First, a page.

- The Washington Times - Sunday, February 27, 2005

I have always heard that confession is good for the soul, but I’m not so sure I believe it. Confession runs the very real risk of providing our enemies with ammo. Be that as it may, the burden of keeping my secret has simply become too great. You see, until he died a few years ago, one of my very best friends was a lawyer. The trouble is, I did all I could to encourage him in pursuing and ultimately achieving his dream of becoming a judge. And the man was a … liberal.

In your heart of hearts, I know you think less of me. After all, I’m the same guy who has vowed I’d never vote for a Democrat because I never want liberals in a position to appoint like-minded judges. For long after the politicians have retired, been voted out of office or died and gone to that big pork barrel in the sky, those judicial appointments live on.

As a former movie critic, the portrayal of judges in films has always been fascinating. Back in the 1930s and 1940s, when westerns were in vogue, judges were usuallyportrayedas sneaky and corrupt — often in league with a crooked banker. If there was a dollar lying around, the western judge wanted his 50 cents.

In comedies of that period, judges were often comically cantankerous characters.

They were usually honest enough, but the actors had to know how to do a slow burn, a double take and be able to pound a gavel like Gene Krupa on speed.

Once in a while, as in MGM’sHardyfamily movies, a judge was depicted as the fount of all wisdom.Interestingly enough, although there were sixteen movies in the series, I don’t recall ever seeing Judge James Hardy on the bench. We only got to seehimdolingout Solomon-like lectures to his son Andy. After a while, I began to wonder if he was really a judge at all. I found myself believing he was merely a harmless small-town eccentric who only thought he was a judge. One never saw Mrs. Hardy ironing his robe, and he always seemed to be sitting in his den just waiting to give young Andrew a good talking-to.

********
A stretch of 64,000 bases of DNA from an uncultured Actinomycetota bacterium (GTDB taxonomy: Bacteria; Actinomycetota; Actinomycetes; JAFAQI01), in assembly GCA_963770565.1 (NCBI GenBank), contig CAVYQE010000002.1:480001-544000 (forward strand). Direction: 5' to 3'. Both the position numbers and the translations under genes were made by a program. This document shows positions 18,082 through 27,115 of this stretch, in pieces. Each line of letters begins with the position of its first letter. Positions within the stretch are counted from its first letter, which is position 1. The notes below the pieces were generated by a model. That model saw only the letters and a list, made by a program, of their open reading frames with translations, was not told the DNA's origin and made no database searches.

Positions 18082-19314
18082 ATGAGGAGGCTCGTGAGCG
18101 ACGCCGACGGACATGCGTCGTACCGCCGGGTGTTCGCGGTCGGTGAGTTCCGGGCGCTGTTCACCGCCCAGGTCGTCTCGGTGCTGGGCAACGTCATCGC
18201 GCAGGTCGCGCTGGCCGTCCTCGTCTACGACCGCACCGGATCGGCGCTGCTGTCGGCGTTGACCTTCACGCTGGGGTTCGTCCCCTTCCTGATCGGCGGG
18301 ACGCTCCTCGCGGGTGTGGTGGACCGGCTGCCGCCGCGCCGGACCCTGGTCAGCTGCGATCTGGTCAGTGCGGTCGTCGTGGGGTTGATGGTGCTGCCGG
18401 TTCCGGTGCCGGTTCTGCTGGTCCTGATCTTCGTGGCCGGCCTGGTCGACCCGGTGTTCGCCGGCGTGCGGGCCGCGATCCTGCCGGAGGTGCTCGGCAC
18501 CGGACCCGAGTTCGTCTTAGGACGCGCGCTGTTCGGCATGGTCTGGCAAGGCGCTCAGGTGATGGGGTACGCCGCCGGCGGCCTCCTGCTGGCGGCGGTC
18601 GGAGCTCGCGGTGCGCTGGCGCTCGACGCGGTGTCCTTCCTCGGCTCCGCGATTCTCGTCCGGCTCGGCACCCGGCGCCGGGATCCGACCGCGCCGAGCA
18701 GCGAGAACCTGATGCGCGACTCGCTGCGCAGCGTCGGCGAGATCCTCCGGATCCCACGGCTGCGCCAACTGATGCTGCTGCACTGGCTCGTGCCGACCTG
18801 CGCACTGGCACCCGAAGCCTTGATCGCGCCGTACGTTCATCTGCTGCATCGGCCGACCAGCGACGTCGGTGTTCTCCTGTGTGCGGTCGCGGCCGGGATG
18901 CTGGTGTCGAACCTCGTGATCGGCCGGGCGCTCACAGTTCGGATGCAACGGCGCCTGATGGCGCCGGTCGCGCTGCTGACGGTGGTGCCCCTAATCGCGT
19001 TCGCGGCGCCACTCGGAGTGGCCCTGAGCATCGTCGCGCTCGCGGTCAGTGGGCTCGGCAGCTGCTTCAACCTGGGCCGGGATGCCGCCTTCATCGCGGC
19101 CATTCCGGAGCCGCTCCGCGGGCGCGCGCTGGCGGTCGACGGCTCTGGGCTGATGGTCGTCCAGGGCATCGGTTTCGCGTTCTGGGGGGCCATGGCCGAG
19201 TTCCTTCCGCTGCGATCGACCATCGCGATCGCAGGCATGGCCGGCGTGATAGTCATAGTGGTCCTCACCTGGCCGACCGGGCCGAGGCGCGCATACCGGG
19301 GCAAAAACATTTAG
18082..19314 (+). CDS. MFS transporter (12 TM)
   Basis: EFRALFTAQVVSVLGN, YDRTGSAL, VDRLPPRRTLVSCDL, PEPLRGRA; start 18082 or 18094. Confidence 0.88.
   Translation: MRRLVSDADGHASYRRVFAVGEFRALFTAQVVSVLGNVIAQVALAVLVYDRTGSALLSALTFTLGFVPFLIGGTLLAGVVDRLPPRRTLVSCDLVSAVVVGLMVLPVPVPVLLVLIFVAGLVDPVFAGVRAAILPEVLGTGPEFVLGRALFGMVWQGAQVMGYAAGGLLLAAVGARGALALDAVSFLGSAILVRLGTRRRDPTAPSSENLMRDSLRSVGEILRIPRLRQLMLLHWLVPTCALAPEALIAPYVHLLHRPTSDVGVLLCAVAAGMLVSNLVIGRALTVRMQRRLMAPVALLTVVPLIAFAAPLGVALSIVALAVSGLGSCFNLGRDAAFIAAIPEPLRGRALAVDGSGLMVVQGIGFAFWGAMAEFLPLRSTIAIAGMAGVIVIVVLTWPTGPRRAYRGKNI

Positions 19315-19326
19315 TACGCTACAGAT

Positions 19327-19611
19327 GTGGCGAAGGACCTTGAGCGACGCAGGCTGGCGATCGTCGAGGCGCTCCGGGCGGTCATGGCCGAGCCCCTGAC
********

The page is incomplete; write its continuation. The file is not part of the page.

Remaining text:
But nobody has ever really shown us judges on screen in a way that truly captured their villainy. Maybe it’s because audiences would run screaming from theaters if faced with a liberal doling out his version of justice.

It seems to me that it all began with the Warren Court. No longer were Supreme Court justices satisfied with merely interpreting the law. They found it far more gratifying to create it. Besides, if they did it themselves, thus eliminating those annoying middlemen on Capitol Hill, it was automatically constitutional. The joke in Hollywood is that everyone from half-witted actors to the pope wants to direct. The joke in Washington is that everyone wants to legislate. Only it’s no joke when it comes to activist judges.

It’s perfectly reasonable that each of the three branches of government regards the other two as totally expendable. We the people tend to view all three pretty much that way. But of the three, it’s been the judicial branch that has enjoyed the greatest success so far in encroaching on the turf of the other two. The peril is that they’re the only ones we don’t get to vote on. So long as they don’t run amok with Uzis and shoot up Pennsylvania Avenue, they can be as crazy as poodles and there’s not a thing any of us can do about it. England has only one fanny sitting on the throne; we have nine. And that’s not counting all those guys in the wings, biding their time on the various courts of appeal.

By expanding the interpretation of the Constitution, the court over the past five decades has intruded itself into every segment of society.

The danger, whether or not you agree with certain court decisions, is that if the folks paid to protect the Constitution are choosing to ignore its own self-proclaimed limitations, we’re all in big trouble. If the court can grant itself the authority to legislate everything from abortion to grade-school curriculum, we might as well send all the senators and congressmen home. Then, for good measure, we can lock up all the state houses and send all the governors and assemblymen packing. Actually, now that I think about it, that part doesn’t sound so bad.

In any case, if I’m going to be stuck with judges, I prefer the conservative variety because I believe they’re more likely to understand that the guys who wrote the Constitution never wanted all the power of the nation vested in the hands of nine political appointees. I also believe they’re far more likely to accept the fact that in spite of the lifetime tenure, the fancy silk robes, and the horde of sycophants eager to kiss their feet and polish their halos, they’re still mere mortals, and not gods.

Gods, after all, have to work for a living.

Burt Prelutsky is an award-winning TV writer. His movie credits include “Aunt Mary,”“Homeward Bound,” “A Small Killing,” “Hobson’s Choice” and “A Winner Never Quits: The Pete Gray Story.” His writing credits include “MASH,” “The Mary Tyler Moore Show,” “Dragnet,” and “Diagnosis Murder.”

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